Should prisoners have the right to vote in Welsh elections?
A new inquiry will examine whether prisoners in Wales should have the right to vote in Welsh elections.
The Equality, Local Government and Communities Committee is looking at the issue as the National Assembly for Wales Commission prepares to introduce legislation next year which could change who is eligible to vote.
Under UK law prisoners serving custodial sentences are banned from voting. But a landmark ruling in 2005 by the European Court of Human Rights found such a ban to be in breach of international human rights law. There are currently around 4,700 inmates in Welsh prisons.
In order to comply with the ruling, the UK Government announced plans to give prisoners released on temporary licence or on home detention curfew, the right to vote. The European Court of Human Rights is not part of the European Union, meaning the UK would not be exempt following Brexit.
Since April of this year, the National Assembly for Wales has had powers over its own election system.
Following the two consultations on electoral reform for local elections and Assembly elections, the Llywydd wrote to the Chair on 6 September and invited this Committee to explore the issue, and come to a cross-party view on whether voting rights should be extended to prisoners.
“Giving prisoners voting rights is a contentious issue and I am sure we will be receiving polarised views on this,” said John Griffiths AM, Chair of the Equality, Local Government and Communities Committee.
“It is important that we hear from and consider all sides of this issue as part of our work so I would encourage anyone with an interest in this inquiry to take part in our consultation.”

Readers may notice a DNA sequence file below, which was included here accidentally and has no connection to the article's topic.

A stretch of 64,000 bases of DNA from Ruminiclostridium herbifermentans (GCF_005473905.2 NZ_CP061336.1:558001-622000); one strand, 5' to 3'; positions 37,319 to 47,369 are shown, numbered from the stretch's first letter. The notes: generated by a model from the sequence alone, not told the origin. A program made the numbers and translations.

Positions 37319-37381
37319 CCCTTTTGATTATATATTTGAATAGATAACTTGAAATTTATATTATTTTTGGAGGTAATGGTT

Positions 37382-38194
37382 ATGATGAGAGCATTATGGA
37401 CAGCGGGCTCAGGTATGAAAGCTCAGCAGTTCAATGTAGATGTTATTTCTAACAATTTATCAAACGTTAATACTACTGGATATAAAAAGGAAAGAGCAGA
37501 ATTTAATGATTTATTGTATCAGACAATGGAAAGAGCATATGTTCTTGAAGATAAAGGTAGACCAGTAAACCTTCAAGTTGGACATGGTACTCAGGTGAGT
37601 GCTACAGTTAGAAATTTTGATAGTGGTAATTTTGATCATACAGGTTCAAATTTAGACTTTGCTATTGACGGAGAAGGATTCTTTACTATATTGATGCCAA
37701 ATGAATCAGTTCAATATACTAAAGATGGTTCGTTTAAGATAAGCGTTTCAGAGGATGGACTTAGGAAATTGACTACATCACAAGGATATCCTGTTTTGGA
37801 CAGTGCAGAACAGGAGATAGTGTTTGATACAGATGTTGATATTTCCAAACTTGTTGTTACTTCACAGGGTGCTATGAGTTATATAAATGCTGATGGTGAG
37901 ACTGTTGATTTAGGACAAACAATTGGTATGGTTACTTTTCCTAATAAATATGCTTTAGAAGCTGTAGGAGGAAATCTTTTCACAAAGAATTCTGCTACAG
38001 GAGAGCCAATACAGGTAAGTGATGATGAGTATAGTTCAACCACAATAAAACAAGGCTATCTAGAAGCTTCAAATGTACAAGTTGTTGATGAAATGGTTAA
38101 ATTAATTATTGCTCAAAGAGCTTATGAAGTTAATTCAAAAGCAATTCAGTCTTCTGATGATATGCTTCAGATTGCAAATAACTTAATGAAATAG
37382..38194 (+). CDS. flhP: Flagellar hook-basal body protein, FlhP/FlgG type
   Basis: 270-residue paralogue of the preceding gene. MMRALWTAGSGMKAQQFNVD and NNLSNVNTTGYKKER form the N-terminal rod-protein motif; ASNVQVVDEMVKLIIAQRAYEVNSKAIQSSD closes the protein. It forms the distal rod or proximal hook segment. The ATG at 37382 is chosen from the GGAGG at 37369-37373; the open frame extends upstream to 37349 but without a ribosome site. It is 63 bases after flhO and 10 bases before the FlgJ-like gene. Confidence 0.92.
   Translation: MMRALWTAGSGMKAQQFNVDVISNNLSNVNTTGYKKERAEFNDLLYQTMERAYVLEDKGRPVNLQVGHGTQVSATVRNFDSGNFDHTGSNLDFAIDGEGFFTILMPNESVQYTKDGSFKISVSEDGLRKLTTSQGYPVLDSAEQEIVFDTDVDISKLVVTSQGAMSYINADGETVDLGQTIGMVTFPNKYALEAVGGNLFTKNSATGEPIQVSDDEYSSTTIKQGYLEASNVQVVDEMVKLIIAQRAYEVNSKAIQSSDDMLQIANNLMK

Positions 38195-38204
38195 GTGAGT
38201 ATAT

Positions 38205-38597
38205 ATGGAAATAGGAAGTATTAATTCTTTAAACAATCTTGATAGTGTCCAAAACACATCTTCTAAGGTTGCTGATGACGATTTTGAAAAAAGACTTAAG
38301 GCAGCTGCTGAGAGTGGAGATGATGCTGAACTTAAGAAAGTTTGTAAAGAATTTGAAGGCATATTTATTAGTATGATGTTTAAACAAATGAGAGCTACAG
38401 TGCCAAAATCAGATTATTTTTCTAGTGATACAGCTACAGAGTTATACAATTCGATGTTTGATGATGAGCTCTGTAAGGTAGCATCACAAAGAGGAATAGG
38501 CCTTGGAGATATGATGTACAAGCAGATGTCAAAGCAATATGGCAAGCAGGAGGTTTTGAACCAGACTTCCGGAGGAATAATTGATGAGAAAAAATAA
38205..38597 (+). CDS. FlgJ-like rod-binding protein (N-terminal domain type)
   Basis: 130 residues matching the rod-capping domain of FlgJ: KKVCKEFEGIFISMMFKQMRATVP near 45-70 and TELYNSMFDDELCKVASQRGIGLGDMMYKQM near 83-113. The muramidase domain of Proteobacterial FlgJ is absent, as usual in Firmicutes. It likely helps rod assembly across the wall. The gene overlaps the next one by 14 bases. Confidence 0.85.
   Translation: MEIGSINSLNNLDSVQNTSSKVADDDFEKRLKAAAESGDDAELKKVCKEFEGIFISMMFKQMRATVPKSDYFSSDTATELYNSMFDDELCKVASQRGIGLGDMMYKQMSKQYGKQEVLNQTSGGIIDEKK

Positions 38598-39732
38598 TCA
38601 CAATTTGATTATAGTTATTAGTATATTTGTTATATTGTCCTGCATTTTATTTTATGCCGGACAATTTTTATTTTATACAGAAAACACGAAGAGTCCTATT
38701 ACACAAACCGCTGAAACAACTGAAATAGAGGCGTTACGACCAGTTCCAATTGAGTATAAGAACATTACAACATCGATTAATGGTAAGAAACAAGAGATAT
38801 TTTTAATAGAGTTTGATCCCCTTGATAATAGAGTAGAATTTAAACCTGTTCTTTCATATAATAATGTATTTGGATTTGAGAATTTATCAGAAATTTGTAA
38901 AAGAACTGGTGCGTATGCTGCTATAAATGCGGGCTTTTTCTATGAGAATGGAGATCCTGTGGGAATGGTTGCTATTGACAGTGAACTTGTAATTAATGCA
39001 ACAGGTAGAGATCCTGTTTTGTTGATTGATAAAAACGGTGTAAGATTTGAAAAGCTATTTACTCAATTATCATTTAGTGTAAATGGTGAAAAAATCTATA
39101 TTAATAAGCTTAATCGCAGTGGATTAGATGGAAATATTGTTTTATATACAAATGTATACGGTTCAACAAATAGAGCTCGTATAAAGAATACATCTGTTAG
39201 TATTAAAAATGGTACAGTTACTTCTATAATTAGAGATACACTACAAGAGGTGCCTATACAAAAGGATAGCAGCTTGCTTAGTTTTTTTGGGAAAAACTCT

The Committee will be asking a number of questions as part of its inquiry, including:
Should prisoners have the right to vote?
Should a prisoner’s right to vote depend upon the length of their sentence, the type of offence committed and/or their expected release date?
If prisoners were given the right to vote, what method should be used? (for example, postal vote, electronically, mobile booths in the prison, or another method?)
Should special considerations apply to young offenders in custody if the voting age is lowered to 16 and 17 year olds generally?
If prisoners were given the right to vote, at what address should they be registered to vote?
The Committee is keen to hear the opinions and ideas of anyone with an interest in this issue so it has set up an online discussion where people can share their thoughts.
People are also still able to submit evidence in writing or via email by visiting the Committee pages on the National Assembly website.
The closing date for the consultation will be 7 January.